Dread Central’s Best and Worst Horror Films of 2016
There were so many real-life horrors in 2016 that the fictional side of the genre was almost rendered obsolete. In any case, I felt that it was a fairly average year for horror movies overall with a few genuinely exceptional films being found along with a whole heap of shit.
1. Don’t Breathe – I wasn’t a fan of Fede Alvarez’s Evil Dead remake, but I would love to see more mainstream wide release horror films like Don’t Breathe and less like The Conjuring 2. Stephen Lang gave such a haunting performance as the blind and almost likable (he was only defending his home) Norman Nordstrom that I’d love to see him come back for a sequel.
2. The Purge: Election Year – With The Purge, we have a rare example of a franchise that actually gets better with each installment. What really made Election Year stand out was how it tried to get to the meat and bones of what would compel voters to support the insane idea of legalizing all crime for one night. Seeing as we live in a world where Donald Trump will soon be in the White House, it may not even be as far-fetched as it sounds.
3. 10 Cloverfield Lane – I wish it hadn’t been PG-13, but goddamn, John Goodman was great in this. It was one of the best things I’ve seen him in for a while, and that’s saying something as he seems to be in pretty much every other film these days. The way that it also makes you think and leaves you to fill in the blanks yourself, instead of talking down to its audience, was also commendable.
4. Independence Day: Resurgence – Yes, I liked Independence Day: Resurgence. Got a problem with that? I’ll admit that there were far too many subplots and characters packed into the 120-minute runtime, but this still had me on the edge of my seat from start of finish. The battle with the giant queen at the end was also one of the most memorable visual spectacles of 2016. Too bad that with a total worldwide gross of $389,681,935, we won’t get the proposed third movie, which was promised to have been an “intergalactic journey.” Sigh.
1. 31 – The Devil’s Rejects is one of my favorite horror movies of all time so I’m really disappointed with Mr. Zombie this year for churning out a dull, by-the-numbers snoozefest which lacks even a single memorable character or line of dialogue. And Doom-Head is no Otis Driftwood.
2. Blair Witch – I know, I know… the criticism that I’m about to make was made by a million other people, but Blair Witch was pretty much a carbon copy of the original. The only significant change was that it traded genuine, built-up suspense in favor of cheap jump scares. The found footage subgenre just needs to die.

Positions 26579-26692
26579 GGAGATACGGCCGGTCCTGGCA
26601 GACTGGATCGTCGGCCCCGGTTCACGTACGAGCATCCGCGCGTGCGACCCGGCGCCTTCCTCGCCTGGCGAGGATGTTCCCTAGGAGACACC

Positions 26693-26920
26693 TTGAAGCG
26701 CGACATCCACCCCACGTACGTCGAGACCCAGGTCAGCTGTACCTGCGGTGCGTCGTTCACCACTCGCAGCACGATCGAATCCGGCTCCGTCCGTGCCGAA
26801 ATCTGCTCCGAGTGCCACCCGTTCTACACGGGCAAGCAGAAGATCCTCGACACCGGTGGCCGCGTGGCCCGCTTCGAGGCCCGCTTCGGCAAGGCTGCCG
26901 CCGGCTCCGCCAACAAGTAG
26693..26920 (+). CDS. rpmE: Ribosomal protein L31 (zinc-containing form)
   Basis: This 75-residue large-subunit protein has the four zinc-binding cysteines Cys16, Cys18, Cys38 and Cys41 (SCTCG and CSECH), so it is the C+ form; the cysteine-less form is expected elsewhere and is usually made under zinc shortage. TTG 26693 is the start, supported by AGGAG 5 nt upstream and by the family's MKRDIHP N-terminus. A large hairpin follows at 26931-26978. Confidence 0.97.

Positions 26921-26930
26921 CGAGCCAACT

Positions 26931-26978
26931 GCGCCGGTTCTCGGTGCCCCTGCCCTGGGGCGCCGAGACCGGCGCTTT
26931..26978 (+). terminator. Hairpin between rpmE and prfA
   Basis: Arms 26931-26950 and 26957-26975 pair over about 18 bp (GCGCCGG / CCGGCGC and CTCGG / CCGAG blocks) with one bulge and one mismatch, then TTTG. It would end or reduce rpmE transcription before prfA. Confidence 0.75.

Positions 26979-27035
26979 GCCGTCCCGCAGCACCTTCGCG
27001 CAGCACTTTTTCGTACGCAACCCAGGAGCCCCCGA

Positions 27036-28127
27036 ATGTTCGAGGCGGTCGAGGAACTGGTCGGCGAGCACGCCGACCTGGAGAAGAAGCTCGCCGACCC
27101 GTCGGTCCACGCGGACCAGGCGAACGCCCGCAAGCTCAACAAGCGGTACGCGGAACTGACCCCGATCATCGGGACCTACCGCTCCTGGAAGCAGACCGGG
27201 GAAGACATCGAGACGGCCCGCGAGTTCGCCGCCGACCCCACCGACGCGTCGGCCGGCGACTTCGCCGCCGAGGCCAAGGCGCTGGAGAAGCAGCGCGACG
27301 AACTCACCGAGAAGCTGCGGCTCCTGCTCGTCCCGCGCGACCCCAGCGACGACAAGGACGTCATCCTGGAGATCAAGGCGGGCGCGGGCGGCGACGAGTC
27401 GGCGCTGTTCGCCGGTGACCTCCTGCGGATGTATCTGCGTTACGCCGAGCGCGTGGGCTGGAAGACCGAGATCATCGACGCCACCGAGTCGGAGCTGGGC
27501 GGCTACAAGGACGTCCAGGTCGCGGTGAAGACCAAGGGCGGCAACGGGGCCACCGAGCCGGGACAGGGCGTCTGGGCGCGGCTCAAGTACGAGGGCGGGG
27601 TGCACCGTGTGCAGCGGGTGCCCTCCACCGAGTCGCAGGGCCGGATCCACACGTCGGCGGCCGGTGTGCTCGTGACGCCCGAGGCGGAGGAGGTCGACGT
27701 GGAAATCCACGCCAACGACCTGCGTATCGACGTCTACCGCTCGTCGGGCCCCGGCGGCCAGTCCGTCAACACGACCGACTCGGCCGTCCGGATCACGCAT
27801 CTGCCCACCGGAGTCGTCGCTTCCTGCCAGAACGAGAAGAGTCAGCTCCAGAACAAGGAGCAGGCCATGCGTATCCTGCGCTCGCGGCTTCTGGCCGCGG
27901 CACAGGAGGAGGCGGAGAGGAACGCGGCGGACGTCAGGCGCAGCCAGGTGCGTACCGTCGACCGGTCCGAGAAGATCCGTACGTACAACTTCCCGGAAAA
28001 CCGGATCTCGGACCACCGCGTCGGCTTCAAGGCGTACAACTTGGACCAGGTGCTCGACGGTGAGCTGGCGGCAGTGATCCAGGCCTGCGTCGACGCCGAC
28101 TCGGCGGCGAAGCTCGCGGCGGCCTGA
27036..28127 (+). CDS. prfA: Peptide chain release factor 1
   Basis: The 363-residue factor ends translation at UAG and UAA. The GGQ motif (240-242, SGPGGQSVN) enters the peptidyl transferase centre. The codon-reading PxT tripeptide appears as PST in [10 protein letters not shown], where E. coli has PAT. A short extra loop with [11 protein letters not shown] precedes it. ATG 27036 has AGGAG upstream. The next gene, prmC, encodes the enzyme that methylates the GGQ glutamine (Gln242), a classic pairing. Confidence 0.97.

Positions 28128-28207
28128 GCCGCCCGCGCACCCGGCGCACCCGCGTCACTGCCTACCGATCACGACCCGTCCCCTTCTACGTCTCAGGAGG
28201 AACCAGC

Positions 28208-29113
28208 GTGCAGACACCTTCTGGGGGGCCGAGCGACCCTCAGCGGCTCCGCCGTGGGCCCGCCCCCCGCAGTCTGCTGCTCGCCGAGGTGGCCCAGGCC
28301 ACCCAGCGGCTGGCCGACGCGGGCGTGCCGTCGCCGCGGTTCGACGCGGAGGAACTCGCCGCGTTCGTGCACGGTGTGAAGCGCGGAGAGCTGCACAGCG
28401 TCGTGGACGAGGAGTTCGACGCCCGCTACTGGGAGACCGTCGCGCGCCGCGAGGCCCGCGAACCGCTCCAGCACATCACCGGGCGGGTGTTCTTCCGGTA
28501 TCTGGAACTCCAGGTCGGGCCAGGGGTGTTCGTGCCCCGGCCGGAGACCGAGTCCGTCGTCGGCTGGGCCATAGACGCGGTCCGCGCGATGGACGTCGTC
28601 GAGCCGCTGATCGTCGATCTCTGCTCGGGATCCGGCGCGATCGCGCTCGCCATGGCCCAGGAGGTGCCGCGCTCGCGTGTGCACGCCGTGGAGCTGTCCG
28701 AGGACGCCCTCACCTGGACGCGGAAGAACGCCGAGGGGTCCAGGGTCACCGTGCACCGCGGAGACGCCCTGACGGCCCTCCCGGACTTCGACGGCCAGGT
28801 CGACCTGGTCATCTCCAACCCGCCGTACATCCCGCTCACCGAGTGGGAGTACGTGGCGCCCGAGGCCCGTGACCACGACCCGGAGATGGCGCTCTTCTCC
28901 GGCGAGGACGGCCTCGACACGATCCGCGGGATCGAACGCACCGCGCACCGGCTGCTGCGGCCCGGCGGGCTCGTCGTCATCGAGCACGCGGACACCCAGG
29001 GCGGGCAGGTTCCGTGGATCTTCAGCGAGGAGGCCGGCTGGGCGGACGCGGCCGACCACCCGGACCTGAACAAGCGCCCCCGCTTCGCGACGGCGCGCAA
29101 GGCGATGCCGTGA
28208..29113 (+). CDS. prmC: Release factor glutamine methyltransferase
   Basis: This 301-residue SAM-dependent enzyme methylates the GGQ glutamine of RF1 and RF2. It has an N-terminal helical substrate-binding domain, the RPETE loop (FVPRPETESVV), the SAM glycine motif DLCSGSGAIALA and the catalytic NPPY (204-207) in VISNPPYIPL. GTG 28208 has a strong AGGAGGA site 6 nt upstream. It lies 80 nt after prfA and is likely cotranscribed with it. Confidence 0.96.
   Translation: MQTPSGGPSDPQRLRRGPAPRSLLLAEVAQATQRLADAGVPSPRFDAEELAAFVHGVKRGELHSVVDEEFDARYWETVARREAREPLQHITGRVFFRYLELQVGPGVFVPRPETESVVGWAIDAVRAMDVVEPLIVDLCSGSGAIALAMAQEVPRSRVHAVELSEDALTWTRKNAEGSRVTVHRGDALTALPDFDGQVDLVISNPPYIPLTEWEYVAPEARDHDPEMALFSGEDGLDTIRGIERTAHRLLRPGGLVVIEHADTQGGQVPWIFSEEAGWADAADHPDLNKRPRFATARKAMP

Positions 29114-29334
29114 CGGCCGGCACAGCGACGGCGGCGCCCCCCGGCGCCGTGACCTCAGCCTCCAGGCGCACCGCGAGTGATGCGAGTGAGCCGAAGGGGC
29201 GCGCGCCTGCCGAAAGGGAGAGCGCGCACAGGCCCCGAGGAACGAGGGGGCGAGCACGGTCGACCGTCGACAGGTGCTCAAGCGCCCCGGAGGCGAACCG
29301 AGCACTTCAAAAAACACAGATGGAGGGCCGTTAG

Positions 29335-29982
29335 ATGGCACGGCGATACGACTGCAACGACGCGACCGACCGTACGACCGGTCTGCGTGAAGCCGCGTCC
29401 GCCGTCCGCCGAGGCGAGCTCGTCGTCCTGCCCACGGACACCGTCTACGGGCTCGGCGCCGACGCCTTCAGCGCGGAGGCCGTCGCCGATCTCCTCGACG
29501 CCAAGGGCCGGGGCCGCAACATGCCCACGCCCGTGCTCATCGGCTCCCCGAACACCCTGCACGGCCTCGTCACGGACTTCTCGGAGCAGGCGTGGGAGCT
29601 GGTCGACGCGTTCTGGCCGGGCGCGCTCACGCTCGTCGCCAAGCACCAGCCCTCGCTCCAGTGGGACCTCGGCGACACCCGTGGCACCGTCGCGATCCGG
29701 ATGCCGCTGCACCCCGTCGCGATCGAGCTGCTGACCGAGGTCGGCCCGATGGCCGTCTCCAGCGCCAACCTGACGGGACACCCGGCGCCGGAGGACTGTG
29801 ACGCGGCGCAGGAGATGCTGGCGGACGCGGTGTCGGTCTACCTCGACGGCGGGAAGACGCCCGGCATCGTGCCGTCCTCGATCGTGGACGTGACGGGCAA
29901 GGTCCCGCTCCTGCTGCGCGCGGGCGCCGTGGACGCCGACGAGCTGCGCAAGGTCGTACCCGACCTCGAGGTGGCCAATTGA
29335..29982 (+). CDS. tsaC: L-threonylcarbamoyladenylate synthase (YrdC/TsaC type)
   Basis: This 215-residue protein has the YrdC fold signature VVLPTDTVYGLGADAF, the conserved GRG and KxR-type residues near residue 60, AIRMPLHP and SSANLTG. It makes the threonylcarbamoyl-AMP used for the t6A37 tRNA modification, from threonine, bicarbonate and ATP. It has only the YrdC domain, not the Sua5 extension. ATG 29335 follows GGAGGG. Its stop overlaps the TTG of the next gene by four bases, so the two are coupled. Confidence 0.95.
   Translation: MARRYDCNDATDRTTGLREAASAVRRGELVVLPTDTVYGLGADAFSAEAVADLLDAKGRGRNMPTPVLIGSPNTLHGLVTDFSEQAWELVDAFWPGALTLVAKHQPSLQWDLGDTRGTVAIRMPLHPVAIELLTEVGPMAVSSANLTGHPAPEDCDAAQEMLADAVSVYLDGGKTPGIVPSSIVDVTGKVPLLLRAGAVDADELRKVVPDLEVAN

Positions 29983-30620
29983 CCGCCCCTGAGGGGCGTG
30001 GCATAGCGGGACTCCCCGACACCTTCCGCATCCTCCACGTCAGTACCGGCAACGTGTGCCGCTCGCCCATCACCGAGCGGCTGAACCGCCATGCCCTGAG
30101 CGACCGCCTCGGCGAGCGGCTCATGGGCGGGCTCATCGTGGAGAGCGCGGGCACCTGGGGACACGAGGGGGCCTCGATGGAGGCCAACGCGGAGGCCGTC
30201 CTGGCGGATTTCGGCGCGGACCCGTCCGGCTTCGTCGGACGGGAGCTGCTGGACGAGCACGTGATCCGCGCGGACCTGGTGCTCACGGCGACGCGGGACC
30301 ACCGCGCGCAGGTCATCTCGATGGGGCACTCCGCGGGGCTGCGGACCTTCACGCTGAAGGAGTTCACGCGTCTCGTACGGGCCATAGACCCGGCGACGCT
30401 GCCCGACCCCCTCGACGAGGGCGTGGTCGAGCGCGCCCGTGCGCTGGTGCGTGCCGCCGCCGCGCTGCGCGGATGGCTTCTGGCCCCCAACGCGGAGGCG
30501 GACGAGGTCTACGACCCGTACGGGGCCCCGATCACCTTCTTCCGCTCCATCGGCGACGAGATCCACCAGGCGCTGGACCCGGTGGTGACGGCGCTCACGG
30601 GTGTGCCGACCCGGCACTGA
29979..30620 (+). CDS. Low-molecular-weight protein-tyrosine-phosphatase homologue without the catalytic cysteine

3. The Conjuring 2 – As a lifelong horror fan, I really don’t feel comfortable with the sudden upsurge of gore-free, jump scare-focused films that seem to have overtaken the genre. The Conjuring 2 is a prime offender, with an over-reliance on jump scares and little onscreen blood that if Warner Bros. tried to appeal the rating to the MPAA, they probably could have got it lowered to a PG-13 without making any cuts or edits.
By the way, if I called the police to investigate a disturbance and they told me that my house was haunted, I think I’d put in a complaint to my local council about the fact that my tax dollars went towards such poor law enforcement training. And knowing the name of a demon/ghost/whatever allows you to defeat it? I guess they forgot to tell that to every other horror movie character ever. And don’t get me started on those damn exaggerated Cockney accents…
4. Ghostbusters – I have no time or respect for the SJWs who say that anyone who criticizes this year’s Ghostbusters reboot is a filthy misogynist. I’m all for seeing more blockbusters led by female protagonists, but the sad truth is that not only was Ghostbusters painfully unfunny, but it also desperately tried to evoke feeling of nostalgia for the original classic in an almost desperate attempt to resonate with audiences. Paul Feig repeatedly turned down the chance to direct the film, so clearly he had no interest in the source material, a fact that is all too apparent everywhere you look.
Side Note: I have nothing but respect for Disney for releasing not one, but two Star Wars movies featuring female protagonists. And unlike Ghostbusters, their films were actually good.
5. Dead Rising: Endgame – This sequel takes everything that made its processor mildly enjoyably and sticks it where the sun don’t shine. No Rob Riggle, no humor, and a huge decrease in gore made this quite possibly the worst zombie film of the year.
- Anthony Arrigo’s Best and Worst of 2016
- Matt Boiselle’s Best and Worst of 2016
- April Marie’s Best and Worst of 2016
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- Kevin D. Clark’s Best and Worst of 2016 – Comics Style